2007 venture capitalist fund levels were almost as high as they had been in 2001, but analysts say this is more fallout from the housing market crisis.
Venture capitalists raised $34.7 billion in funds in 2007, an increase of 9.4 percent and the most the industry has raised since 2001, when it raised $38.8 billion.
These numbers were compiled in a report released Jan. 14 by Thomson Financial and the NVCA (National Venture Capital Association), which also noted that the number of funds raised in 2007 only increased a modest 2.6 percent from 2006.
Still, the 2001 comparison caused many observers to worry that the economy could be in the same place it was before the dot-com bust, when the overvaluation of technology companies sent the economy into a near recession.
The NCVA set to quickly calm these concerns. "We are nowhere near the unsustainable fundraising levels of the 1999 to 2001 period when the industry raised more than $200 billion," NVCA President Mark Heesen said in a statement.
"Today's composition [of dollars raised] consists of a broad diversification across early, balanced, later and expansion funds, compared to the beginning of the decade when funds were focused almost exclusively on the early and balanced stages," said Alex Tan, global financial manager at Thomson Financial.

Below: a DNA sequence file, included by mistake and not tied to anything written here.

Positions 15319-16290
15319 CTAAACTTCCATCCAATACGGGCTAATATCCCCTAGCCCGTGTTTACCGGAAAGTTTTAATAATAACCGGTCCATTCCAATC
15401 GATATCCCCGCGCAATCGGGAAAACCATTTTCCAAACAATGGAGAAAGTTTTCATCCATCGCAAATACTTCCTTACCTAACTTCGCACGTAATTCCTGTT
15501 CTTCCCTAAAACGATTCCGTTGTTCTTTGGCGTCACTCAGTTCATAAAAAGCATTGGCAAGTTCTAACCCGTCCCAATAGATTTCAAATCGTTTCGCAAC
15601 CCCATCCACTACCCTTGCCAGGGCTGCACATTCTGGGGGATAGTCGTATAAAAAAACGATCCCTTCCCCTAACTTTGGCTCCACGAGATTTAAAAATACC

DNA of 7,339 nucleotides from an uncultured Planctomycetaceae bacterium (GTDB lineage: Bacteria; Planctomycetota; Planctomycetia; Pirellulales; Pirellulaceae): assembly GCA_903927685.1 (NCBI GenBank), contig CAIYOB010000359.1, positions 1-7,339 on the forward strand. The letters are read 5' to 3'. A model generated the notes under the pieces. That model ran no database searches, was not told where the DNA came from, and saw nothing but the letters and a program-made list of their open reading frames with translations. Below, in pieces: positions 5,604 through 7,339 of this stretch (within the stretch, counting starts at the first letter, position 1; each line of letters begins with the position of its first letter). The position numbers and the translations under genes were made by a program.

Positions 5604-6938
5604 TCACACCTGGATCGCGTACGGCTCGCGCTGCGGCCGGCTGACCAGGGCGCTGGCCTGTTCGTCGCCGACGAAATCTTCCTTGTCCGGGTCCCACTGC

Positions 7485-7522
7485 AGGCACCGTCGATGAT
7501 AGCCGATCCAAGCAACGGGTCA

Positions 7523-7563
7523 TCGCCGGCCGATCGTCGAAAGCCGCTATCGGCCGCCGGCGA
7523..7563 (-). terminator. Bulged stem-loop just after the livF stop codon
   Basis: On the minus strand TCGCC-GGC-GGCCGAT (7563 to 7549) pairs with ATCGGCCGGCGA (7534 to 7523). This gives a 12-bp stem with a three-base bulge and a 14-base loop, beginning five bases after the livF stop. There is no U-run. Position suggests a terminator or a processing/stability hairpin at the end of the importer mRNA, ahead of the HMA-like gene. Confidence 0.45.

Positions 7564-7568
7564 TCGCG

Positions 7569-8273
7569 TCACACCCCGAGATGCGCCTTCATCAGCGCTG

Analysts were also calm about 2007 venture capital funding levels, arguing that the upswing in dollars was part of a ripple effect of the housing market collapse.
"They decided to put it in real estate instead and keep it there because it was considered stable. Real estate is clearly no longer considered safe, and this money is going into funding," Rebecca Wetterman, vice president of research with Nucleus Research, told eWEEK.
Venture capitalists were seen as making savvier, safer investments in 2007 than they did in 2001.
"That was a tech bubble. People were throwing their money into any Internet stock whether or not it had any profit. Now it is a lot more difficult to get funding," Rick Munnariz, senior analyst with Motley Fool, told eWEEK.
Wetterman likened investors to "gamblers with a cheat sheet"-having gone through setbacks before, they're making smarter investments.
"A lot of them are investing in on-demand products like software as services, hoping they'll get their money back sooner than later ... . We're not necessarily seeing them going after startups anymore. They're looking for businesses with a proven track record," said Wetterman.